Email: mj35 (at) st-andrews.ac.uk
Research Group: Quantum Optics
Supervisor: Dr Friedrich König
Funding: 600th Anniversary and EPSRC
Period: 09/2013 to 03/2017
Tel: 01334 463207
I am currently working as a Research Associate in the Quantum Optics group at the University of St Andrews, United-Kingdom. I am interested in the theoretical and experimental assessment of spontaneous and stimulated emission of light at an event horizon created by light itself when propagating in an optical fibre.
I finished my PhD - under the supervision of Dr Friedrich Koenig at St Andrews - in the summer of 2017, with a Thesis entitled “Negative Frequency at the Horizon: Scattering of Light at a Refractive Index Front.” Before that I studied toward an MSc in Photonics and Optoelectronic Devices from the universities of St Andrews and Heriot-Watt in 2013, and a French Engineering Degree from the University of Orléans in 2013 as well.
One of the most fascinating aspects of laser physics and light interaction with materials is the ability to reproduce the features of completely different (and sometimes more complicated) systems. With this idea in mind, I will be studying the realization of an optical analogue to a black hole in the laboratory.
Hawking showed that, at the event horizon of a black hole, the usually disconnected areas of general relativity, quantum physics and thermodynamics come together. Black hole horizons are thermodynamical objects that emit a radiation of a temperature inversely proportional to the mass of the black hole, known as Hawking Radiation (HR). Discovering the statistical mechanics that rule the physics of horizons would be a significant contribution to building a theory of quantum gravitation. Sadly, HR cannot be observed directly in astrophysics. Indeed, the Chandrasekhar limit sets the lowest possible mass of a black hole to 1.39 solar masses. Such low-weight black hole would exhibit a temperature of HR about one billion times lower than that of the cosmic microwave background. Fortunately, the space-time and fluid medium analogy allows us to create laboratory analogues of event horizons that exhibit high temperature HR. At the horizon, the curvature of space-time is such that it falls at the speed of light: inside the black hole space-time falls towards the central singularity faster than light. Thus the horizon separates two regions of space-time flow: the outside and the inside of the black hole, where the space-time falls at sub- and super-luminal speeds respectively. Because of dispersion - the frequency dependence of the speed of waves in media - it is experimentally possible to use a moving boundary that separates a region of superluminal speed from a region of subluminal speed.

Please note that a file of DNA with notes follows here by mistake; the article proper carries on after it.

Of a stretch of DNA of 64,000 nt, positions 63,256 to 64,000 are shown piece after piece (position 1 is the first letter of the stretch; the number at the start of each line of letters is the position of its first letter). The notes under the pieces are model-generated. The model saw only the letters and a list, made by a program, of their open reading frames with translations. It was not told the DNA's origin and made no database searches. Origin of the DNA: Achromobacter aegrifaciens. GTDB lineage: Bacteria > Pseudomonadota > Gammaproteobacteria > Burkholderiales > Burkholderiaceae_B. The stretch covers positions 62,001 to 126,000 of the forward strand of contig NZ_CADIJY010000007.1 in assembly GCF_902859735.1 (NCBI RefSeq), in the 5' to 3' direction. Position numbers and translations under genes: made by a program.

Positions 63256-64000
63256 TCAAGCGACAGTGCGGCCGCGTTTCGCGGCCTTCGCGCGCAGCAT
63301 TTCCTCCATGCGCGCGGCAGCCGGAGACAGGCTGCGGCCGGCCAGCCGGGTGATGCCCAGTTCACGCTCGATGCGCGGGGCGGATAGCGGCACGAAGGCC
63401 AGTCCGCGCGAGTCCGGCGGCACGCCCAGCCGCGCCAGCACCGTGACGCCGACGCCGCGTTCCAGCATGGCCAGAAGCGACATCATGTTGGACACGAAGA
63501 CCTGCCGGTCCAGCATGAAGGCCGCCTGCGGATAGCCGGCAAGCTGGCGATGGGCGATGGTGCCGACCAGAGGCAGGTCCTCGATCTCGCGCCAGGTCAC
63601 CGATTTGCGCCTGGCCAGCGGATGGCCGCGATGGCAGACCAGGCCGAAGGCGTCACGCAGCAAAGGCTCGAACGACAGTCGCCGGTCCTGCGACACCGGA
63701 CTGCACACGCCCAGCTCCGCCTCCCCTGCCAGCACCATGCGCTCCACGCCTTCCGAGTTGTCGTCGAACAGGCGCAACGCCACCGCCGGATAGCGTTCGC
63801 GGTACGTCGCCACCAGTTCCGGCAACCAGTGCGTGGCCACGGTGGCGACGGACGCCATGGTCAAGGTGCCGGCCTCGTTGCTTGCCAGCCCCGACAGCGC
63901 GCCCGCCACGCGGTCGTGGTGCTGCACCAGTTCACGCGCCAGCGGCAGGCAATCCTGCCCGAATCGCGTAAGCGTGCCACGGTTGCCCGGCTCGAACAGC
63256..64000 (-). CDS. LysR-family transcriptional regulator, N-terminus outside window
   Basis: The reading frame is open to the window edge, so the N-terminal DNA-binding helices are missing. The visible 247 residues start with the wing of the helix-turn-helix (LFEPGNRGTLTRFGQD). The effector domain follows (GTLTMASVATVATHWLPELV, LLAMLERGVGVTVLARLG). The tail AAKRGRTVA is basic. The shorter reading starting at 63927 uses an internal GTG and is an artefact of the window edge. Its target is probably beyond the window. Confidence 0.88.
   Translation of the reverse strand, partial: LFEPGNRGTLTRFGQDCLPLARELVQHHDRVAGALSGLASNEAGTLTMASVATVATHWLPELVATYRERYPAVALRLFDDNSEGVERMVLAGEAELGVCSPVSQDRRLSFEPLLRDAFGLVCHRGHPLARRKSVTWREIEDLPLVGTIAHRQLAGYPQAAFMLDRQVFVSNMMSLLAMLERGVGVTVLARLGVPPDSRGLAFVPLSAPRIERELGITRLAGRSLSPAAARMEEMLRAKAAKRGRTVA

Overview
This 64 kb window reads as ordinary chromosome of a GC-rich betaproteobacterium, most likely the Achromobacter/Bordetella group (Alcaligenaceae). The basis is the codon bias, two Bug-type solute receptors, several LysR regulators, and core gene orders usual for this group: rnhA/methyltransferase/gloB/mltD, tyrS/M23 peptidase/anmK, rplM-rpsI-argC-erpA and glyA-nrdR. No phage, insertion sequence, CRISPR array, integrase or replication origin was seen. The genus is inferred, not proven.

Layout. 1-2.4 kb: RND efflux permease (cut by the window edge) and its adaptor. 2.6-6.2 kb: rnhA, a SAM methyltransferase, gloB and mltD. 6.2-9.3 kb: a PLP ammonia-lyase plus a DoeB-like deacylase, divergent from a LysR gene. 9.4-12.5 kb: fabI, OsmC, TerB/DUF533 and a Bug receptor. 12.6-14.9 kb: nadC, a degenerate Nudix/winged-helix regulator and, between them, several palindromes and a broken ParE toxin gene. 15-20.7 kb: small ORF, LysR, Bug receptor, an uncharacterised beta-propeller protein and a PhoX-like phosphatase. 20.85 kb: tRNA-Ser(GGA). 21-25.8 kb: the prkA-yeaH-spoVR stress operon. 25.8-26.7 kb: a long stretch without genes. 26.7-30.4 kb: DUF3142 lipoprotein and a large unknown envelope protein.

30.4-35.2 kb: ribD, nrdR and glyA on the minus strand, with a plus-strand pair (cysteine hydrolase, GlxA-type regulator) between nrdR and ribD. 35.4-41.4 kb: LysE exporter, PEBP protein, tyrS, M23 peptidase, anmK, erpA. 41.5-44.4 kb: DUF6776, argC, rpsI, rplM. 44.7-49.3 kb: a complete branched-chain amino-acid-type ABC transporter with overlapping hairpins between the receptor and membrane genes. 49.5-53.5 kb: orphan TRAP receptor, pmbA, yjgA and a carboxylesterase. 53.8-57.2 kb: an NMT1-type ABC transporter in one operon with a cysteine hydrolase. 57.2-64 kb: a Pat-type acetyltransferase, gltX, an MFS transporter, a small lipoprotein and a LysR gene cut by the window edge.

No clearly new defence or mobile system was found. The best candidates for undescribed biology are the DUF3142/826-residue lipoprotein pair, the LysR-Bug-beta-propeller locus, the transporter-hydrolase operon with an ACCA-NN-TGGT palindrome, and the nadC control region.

We are currently working on a fully quantized analytical model to study a moving boundary between two homogeneous dielectrics. To date, we showed how light in the medium may experience analogue black- or white-hole or horizonless configurations at the boundary, and how the analogue Hawking mechanism of mode mixing then leads to spontaneous emission of radiation. We have also calculated all the necessary information to run an optical experiment aimed at observing the spontaneous emission of pairs at the horizon. I am also working on an experiment in which we stimulate the Hawking emission process at the horizon with a coherent, monochromatic wave, and try to observe the transfer of energy to waves of positive and negative frequency.
My PhD Thesis was concerned with the problem of calculating and observing the mixing of light waves of positive and negative frequency at an event horizon in dispersive media. My work was supervised by Dr Friedrich König of the Quantum Optics group.
The main experimental component of my Thesis is the investigation of a multi-mode scattering process that involves energy transfers between modes of positive and negative frequency at an event horizon created in an optical fibre. In our theoretical studies, we found this mode mixing process to be of the same class as the Hawking emission mechanism at the event horizon of astronomical black holes – this involved developing a quantum theory for the field and simulating the interaction of light and matter in a dispersive medium with Mathematica.